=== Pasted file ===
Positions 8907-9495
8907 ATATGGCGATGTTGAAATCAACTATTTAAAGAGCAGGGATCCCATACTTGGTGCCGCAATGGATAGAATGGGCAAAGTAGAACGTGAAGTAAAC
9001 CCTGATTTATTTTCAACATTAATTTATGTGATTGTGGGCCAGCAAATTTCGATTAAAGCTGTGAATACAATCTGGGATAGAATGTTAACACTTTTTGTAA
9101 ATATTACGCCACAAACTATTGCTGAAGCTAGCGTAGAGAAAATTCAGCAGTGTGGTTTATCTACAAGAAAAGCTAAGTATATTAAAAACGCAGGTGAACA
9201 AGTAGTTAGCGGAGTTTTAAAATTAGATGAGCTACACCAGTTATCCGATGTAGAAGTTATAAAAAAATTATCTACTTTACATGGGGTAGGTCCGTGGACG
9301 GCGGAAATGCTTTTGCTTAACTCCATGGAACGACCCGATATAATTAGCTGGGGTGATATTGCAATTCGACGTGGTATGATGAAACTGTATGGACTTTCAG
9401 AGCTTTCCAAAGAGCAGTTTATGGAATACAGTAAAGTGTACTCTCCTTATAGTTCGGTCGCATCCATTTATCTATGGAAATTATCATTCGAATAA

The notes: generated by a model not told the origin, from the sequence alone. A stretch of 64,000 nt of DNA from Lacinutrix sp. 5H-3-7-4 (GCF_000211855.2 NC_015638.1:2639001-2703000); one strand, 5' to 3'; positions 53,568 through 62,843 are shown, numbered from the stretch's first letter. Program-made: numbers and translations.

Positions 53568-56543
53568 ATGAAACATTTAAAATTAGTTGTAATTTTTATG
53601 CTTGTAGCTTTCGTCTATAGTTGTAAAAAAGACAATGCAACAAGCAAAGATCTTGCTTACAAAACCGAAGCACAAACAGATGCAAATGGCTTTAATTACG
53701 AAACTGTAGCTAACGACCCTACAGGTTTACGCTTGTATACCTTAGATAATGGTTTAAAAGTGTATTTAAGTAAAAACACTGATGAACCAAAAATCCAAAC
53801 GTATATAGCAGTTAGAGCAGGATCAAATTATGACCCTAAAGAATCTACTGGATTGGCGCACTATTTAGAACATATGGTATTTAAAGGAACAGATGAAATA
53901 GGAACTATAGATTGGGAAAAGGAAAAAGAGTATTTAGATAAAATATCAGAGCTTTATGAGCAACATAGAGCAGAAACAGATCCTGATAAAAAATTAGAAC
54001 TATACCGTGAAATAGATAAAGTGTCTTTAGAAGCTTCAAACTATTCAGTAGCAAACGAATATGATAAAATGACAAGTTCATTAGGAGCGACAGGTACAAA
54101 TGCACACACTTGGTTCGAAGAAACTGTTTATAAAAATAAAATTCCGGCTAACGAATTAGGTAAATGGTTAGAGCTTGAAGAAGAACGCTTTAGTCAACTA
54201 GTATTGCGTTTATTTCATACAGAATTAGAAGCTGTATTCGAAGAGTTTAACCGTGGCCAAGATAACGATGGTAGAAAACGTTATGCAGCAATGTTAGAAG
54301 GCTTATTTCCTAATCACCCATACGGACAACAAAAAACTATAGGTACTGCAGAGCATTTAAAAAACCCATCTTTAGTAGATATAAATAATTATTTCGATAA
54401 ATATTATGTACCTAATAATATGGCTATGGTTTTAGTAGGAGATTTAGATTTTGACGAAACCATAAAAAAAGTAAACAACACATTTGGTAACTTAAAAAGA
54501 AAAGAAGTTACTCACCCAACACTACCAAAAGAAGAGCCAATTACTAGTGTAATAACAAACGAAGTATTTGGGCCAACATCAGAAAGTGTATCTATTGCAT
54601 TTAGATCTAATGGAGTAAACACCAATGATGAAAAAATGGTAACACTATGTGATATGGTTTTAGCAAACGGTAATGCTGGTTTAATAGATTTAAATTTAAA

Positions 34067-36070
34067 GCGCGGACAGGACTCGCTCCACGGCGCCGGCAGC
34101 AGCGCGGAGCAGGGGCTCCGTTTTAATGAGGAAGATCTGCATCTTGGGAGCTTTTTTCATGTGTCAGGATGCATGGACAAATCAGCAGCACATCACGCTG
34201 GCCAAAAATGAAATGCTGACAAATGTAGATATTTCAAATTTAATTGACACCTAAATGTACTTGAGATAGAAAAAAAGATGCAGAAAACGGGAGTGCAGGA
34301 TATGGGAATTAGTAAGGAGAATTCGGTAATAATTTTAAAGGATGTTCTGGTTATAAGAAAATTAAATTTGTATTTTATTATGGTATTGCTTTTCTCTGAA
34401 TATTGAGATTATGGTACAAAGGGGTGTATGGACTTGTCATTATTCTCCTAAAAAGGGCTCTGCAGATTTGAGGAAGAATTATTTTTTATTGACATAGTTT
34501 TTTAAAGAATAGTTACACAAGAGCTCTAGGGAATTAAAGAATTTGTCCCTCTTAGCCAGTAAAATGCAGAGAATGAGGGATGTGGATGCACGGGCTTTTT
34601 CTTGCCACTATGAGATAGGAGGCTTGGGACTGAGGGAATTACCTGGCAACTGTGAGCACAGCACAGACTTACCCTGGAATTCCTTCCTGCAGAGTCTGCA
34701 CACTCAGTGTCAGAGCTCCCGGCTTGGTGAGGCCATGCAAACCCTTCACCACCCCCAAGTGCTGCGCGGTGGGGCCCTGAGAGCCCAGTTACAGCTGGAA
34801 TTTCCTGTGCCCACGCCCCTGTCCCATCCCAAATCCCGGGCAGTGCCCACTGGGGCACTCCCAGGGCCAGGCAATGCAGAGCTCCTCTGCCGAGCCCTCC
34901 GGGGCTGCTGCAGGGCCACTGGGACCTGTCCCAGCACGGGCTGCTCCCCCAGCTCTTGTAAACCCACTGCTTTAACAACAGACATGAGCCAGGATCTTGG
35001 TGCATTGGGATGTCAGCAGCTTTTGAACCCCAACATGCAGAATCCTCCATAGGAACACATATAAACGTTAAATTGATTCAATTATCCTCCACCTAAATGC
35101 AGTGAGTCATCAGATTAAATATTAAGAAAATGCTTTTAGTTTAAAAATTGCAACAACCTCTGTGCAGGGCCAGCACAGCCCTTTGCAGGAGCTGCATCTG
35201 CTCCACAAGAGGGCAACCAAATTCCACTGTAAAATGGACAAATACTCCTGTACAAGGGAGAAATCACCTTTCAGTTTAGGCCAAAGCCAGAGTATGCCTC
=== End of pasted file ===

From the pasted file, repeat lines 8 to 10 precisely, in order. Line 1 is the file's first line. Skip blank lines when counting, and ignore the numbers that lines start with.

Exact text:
The notes: generated by a model not told the origin, from the sequence alone. A stretch of 64,000 nt of DNA from Lacinutrix sp. 5H-3-7-4 (GCF_000211855.2 NC_015638.1:2639001-2703000); one strand, 5' to 3'; positions 53,568 through 62,843 are shown, numbered from the stretch's first letter. Program-made: numbers and translations.

Positions 53568-56543
53568 ATGAAACATTTAAAATTAGTTGTAATTTTTATG